Pay it forward (or back) by volunteering in 2020.

This time of year is a good time not just to rekindle yourself physically, but also mentally. Rest, recover, and recharge—while gradually stepping up your training. And nothing helps this process more than giving back to your sport. Why not use this time to store up a little good karma and volunteer for a triathlon?

“You are going to get back what you put out there,” said Rebecca Maccaroni, who volunteers as the race director for the D.C. Tri Club and also relies heavily on volunteers to put on their events.

The benefits of volunteering

Research suggests there are many health benefits to volunteering for a triathlon at various levels. Less stress and depression, longer lifespan, better health outcomes—even lower blood pressure has been linked to volunteering. Research has also found volunteers can have an increased sense of self-confidence and happiness. And when it comes to volunteering for sporting events or racing for charity, it can even be tied to a rise in motivation. These are all good things for the year ahead.

But you don’t necessarily get all the benefits of volunteering unless you do it for the right reasons—so what are those?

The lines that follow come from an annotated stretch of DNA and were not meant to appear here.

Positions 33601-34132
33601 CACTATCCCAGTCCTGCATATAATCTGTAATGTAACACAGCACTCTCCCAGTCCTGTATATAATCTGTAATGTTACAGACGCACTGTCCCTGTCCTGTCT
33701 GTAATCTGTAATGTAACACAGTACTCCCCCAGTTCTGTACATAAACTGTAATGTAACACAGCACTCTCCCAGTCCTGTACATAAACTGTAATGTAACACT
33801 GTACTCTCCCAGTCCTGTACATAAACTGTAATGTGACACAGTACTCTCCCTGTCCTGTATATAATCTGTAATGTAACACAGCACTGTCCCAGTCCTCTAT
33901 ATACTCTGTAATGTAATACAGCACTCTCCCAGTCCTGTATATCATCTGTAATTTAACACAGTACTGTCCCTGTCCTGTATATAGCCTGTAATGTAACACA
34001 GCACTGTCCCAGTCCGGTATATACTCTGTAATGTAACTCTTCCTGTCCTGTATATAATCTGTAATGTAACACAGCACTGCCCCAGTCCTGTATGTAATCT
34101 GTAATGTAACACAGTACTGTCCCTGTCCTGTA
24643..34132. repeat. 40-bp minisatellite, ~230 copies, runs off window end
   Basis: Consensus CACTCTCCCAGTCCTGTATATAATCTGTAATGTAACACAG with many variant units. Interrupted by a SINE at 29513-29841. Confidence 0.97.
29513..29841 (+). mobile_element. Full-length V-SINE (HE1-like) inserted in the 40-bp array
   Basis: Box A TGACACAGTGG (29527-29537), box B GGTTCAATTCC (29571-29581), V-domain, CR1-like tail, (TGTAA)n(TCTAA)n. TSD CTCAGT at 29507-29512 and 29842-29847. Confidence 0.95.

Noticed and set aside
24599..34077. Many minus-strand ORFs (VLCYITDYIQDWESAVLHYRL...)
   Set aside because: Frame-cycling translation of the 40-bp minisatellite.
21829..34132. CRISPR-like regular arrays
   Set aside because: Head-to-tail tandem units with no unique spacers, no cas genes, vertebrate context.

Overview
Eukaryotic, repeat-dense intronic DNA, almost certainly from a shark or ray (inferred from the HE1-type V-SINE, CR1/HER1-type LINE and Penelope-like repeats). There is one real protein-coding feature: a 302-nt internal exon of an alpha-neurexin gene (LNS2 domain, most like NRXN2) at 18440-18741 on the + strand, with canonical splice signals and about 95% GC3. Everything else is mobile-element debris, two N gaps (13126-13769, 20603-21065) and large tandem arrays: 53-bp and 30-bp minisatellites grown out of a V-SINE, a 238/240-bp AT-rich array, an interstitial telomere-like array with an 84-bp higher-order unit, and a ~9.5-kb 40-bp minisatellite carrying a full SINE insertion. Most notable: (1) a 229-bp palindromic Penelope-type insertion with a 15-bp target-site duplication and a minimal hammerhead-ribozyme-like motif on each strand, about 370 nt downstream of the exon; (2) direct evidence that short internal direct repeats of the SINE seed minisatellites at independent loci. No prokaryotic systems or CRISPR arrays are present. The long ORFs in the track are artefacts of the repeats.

Reasons people volunteer

When the motivations for sports volunteerism have been studied, there are any number of reasons people decide to volunteer.

In some cases, people want to gain skills or practice. Think of med students in the med tent.
At big events, like the Olympics or Kona, there’s a sense of pride and involvement in something special—like you were a key part of Jan’s course record!

There can also be literal benefits: early registration for races, cool swag only available for volunteers.
And, of course, volunteers can be motivated altruistically by wanting to help others.

“I’m giving back to the sport I love,” says Maccaroni. In addition to her work at her local tri club, she also volunteers at races and Ironman events, and even served as a catcher at Kona.

(Hint: those who volunteer for altruist reasons often see the most health benefits.)

Where to volunteer

If you’re ready to go, then start with asking yourself: What do you care about and who’s doing good work in your community?

Whatever you decide, make the most of the opportunity to give back!